“In the bin. You want to eat, you might try coming home on time.” His wife’s voice matched his for volume.
The man swore, and Jemimah pushed her own meal around her plate. It was bad enough listening to her neighbours carry on when she was home alone and she could try to pretend it wasn’t happening … but it was impossible to ignore with a guest at her table.
“Best place for the rubbish you cook anyway! You got any idea what it’s like working all day and comin’ home night after night to the smell of a decent meal - and it’s never my place. Oh, no - it’s not your cooking is it? It’s only ever coming from that little teacher girl’s next door!”
“Well, if that’s what you’re after, why don’t you go and see if she’ll have you?” The woman laughed unpleasantly.
“Yeah, anywhere’d be better than here! I’m going back to the pub - at least I’ll get something to eat and some decent company there.”
“Don’t you think you can sleep back in here tonight!” the woman hollered after him as the door slammed behind him. His footsteps sounded down the footpath and the TV next door went up another notch in volume.
Jemimah was blushing to the roots of her hair. “I’m so sorry, Marlene - it’s hardly a pleasant evening for you.”
“Oh, honey! Is it always like this?”
“No,” Jemimah shook her head, trying to make light of the situation. “The people in the flat on the other side of them are away this weekend. Usually by the time John’s back out on the footpath, yelling through the door, Terry comes out to tell him to shut up. Then John’s partner, Shelly, is outside to tell Terry off - and then Terry’s girlfriend pops her head out of the door to tear strips off Shelly - but at least John and Shelly end up going inside together. I wonder what will happen tonight? It’s better than a soapie, isn’t it?”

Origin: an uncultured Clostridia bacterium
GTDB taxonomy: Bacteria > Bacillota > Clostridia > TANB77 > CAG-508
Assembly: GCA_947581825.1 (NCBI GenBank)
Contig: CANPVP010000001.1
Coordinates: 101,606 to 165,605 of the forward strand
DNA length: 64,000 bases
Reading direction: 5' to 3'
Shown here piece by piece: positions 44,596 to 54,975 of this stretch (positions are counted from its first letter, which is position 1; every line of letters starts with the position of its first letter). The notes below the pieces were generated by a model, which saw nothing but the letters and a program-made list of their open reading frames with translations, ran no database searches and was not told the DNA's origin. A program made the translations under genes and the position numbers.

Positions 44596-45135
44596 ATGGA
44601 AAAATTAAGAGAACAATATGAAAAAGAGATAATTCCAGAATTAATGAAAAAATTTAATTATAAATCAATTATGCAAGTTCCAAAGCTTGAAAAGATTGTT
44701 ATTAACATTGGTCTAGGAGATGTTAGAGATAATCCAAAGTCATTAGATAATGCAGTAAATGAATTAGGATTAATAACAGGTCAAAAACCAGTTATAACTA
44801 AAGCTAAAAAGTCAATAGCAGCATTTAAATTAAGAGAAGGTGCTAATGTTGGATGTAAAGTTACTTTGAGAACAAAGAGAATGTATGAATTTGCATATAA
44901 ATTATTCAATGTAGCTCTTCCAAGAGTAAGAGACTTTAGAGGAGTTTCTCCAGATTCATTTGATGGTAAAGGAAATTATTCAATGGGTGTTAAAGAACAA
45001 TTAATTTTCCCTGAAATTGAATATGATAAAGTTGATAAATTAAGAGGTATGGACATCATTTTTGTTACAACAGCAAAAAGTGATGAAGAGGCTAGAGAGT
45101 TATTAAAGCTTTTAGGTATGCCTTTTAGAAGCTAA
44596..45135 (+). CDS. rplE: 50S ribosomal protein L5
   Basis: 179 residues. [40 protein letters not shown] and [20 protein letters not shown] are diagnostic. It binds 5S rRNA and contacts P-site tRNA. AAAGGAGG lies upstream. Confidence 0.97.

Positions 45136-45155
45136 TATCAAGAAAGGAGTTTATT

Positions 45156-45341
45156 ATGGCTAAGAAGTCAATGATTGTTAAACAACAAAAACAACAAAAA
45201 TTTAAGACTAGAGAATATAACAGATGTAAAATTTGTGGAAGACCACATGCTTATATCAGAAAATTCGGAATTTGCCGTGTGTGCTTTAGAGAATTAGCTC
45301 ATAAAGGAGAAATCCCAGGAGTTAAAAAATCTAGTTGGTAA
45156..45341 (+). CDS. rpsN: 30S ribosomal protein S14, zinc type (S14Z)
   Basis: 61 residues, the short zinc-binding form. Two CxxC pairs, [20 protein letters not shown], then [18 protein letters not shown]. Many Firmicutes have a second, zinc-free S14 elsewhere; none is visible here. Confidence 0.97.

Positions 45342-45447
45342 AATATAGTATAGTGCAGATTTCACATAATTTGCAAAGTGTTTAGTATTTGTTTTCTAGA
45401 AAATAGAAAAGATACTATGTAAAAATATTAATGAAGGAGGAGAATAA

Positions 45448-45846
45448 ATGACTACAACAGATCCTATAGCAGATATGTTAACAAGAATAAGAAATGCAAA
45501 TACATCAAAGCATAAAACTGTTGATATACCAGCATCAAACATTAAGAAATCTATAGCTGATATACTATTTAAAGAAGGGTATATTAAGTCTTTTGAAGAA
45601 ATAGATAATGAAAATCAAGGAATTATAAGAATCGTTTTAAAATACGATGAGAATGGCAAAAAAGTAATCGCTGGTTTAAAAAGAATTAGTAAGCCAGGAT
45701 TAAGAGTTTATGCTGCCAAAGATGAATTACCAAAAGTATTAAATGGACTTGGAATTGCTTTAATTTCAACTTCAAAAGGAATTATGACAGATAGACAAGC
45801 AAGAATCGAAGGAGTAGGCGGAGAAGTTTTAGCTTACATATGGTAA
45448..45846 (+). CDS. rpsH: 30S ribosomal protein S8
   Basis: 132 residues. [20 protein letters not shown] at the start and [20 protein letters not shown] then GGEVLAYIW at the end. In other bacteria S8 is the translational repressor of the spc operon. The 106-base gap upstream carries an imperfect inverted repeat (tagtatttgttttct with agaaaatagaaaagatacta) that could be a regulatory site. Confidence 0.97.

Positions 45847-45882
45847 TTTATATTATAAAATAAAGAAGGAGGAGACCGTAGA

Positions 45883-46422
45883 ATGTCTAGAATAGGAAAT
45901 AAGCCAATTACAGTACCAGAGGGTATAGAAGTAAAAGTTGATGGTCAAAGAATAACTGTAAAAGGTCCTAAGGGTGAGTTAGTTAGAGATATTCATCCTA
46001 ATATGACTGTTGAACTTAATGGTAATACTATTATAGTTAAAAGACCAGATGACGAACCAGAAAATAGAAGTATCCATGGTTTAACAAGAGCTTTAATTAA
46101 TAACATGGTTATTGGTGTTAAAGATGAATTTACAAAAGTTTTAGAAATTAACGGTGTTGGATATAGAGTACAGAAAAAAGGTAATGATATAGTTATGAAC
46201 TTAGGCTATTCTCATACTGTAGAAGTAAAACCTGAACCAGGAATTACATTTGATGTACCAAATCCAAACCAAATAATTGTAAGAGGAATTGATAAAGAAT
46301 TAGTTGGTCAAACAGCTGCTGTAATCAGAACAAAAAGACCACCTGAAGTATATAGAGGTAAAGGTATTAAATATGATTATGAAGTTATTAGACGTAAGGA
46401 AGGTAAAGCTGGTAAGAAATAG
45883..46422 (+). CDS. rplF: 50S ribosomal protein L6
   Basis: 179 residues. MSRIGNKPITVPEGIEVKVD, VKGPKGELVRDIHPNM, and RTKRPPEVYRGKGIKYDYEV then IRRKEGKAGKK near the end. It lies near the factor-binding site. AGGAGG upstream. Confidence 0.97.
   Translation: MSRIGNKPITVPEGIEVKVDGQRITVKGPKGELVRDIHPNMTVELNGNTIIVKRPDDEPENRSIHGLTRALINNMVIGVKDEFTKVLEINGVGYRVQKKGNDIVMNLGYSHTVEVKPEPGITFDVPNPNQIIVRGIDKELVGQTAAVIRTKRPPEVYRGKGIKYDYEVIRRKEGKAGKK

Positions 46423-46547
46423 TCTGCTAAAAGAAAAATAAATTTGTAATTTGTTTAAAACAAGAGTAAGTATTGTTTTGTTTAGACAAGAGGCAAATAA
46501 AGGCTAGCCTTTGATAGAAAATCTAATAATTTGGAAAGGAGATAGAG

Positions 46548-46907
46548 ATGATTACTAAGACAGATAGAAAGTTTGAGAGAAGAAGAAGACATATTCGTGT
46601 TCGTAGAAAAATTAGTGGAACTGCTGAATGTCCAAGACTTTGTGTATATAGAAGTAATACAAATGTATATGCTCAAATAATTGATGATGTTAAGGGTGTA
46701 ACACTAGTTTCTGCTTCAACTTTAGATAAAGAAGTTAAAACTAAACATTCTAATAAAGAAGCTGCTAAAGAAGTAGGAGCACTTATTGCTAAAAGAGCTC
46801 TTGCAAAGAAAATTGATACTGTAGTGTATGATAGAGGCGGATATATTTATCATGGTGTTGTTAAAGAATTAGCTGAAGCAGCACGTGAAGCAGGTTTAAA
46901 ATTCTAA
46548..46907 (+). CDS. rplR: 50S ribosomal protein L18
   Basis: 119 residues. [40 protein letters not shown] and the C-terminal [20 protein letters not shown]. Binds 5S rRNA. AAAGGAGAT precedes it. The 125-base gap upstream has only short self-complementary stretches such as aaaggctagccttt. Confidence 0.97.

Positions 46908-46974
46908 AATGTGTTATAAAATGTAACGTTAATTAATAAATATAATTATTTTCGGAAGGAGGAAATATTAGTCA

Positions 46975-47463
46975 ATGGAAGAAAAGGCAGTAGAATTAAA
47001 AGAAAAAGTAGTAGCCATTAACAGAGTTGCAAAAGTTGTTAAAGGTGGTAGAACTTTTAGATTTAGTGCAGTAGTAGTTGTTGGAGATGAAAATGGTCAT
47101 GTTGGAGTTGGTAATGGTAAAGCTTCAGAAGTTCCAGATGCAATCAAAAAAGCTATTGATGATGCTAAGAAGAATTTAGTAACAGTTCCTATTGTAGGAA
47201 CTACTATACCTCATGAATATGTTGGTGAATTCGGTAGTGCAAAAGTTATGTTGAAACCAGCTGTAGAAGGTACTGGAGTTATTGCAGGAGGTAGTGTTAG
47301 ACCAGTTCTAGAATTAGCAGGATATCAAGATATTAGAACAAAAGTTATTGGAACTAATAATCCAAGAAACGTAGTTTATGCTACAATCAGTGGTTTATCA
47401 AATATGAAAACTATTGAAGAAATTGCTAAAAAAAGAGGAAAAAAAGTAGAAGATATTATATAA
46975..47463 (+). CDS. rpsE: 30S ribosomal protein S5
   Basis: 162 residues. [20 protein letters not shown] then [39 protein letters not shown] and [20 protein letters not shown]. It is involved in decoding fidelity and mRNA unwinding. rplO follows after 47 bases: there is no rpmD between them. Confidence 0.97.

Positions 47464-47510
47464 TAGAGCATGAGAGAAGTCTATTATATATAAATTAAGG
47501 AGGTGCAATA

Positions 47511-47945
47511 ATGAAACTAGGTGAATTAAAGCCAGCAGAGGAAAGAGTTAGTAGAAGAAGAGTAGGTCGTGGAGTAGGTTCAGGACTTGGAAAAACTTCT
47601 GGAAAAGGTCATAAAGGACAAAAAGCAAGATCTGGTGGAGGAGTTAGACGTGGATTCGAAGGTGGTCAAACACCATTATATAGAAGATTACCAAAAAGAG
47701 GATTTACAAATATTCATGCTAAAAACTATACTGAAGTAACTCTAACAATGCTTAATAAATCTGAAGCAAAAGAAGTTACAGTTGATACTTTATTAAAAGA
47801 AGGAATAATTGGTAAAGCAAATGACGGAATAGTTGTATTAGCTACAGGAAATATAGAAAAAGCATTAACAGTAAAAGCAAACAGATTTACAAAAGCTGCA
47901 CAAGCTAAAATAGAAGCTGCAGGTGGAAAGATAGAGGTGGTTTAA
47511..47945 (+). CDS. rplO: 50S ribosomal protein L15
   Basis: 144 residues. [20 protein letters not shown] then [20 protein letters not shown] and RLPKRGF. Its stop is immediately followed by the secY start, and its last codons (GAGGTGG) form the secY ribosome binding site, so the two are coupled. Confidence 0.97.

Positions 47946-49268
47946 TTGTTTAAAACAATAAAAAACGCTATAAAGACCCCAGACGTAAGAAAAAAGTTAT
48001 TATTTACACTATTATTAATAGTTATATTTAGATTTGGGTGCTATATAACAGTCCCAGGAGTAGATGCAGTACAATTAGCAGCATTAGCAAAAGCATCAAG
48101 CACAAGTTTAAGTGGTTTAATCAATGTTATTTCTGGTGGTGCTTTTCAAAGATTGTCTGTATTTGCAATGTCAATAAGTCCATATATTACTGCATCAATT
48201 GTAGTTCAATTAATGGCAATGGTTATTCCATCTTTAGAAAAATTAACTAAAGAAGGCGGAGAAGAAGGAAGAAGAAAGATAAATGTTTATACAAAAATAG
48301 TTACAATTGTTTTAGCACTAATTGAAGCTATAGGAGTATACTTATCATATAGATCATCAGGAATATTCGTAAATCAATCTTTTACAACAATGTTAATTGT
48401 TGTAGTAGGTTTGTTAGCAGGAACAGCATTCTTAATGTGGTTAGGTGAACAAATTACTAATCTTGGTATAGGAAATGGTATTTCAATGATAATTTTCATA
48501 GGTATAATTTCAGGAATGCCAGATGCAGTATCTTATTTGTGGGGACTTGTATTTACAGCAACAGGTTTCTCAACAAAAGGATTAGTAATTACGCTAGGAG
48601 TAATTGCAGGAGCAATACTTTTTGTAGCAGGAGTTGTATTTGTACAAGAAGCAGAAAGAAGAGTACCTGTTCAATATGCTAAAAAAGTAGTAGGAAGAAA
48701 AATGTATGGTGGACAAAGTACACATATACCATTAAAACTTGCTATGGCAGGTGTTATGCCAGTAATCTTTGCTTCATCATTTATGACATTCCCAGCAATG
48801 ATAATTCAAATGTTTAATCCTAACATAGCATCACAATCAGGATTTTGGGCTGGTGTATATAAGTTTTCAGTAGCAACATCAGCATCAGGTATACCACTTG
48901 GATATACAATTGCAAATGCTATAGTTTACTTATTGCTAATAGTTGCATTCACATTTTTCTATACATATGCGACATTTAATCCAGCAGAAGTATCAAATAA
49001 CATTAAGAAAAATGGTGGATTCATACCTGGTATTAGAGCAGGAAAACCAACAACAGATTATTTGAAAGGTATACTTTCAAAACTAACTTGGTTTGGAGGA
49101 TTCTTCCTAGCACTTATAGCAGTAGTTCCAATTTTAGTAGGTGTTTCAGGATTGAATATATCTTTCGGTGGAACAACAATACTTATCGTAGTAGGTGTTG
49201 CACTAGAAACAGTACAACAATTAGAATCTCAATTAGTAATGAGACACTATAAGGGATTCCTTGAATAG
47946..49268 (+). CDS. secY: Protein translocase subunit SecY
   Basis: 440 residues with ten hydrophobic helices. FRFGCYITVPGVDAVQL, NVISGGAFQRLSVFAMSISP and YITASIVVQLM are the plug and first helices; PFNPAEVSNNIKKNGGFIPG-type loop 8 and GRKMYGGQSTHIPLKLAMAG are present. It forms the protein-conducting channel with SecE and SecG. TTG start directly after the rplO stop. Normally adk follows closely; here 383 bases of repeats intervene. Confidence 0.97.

“Well, I can see why you don’t need a T.V.” Marlene agreed, patting Jemimah’s hand sympathetically.
It was the kindness in Marlene’s touch that nearly brought Jemimah undone, and she stared down at her plate, regarding the congealed gravy through a haze of unshed tears.
“I’m sorry, I’ve completely lost my appetite,” Jemimah admitted, unable to stand the sight of the food any longer. She took her plate through to the kitchen, and scraped it into the bin. The final stop for Matt Gordon’s special roast dinner, she thought miserably. After blowing her nose, she returned to the table, to see Marlene set her cutlery aside - her meal mostly finished.
“What a shame, Jemimah. It really was delicious.” Marlene was looking at Jemimah, her eyes full of concern. “Look, why don’t you come home with me tonight - you’re more than welcome. The kids are at Ma and Pa Hart’s so I can promise peace and quiet.”
Jemimah shook her head. “Thank you, but I’m really okay. I’m … I’m getting used to it.” It wasn’t entirely true, but Jemimah knew she would have to get used to it. “I’m sorry to be such a rotten hostess, but if you don’t mind I think I might just go to bed. I don’t think I’m really up to company just now. It’s been a hard week, and I’m sure I’ll feel much brighter after a good night’s sleep.”
“If you get one.” Marlene’s forehead was creased in a frown as she rose and rinsed her plate in the sink. “I had no idea it was like this here for you, Jemimah. Why don’t you move somewhere else? Is there any reason to stay here?”
Jemimah blinked a few times. “I guess I’ve never thought about it. This was the subsidised housing that the Department offered …” She sighed. Living there was hard, but the thought of looking for somewhere else was even harder. She had vague ideas of needing rental references and bonds … and who knew what else.
“It’s okay,” she continued, following Marlene as she picked up her handbag from the coffee table. “It’s noisy, but except for tonight, no-one’s ever come to my door or anything. And the neighbours are all perfectly polite to me if I pass them coming in or going out.”
Marlene kissed her goodnight, still looking unconvinced. “Are you sure you’re all right here on your own tonight?”
After reassuring her that she’d be fine, Jemimah saw her off from the door. When she’d heard Marlene’s car drive off, she switched off the lights in the main living area and headed straight for bed.
Despite Marlene’s kindness she felt utterly desolate - everything about her life seemed black and hopeless. She’d known there’d be no point taking up Marlene’s suggestion to sleep over - as the misery was in her heart, not just her flat - and she’d only take it along with her. At least on her own, she didn’t have to feel bad about being such rotten company.
As she reached over to turn off her bedside lamp, Jemimah’s hand brushed over her Bible, but she didn’t open it up. God seemed far away and she didn’t even feel like praying.
© R. L. Brown 2007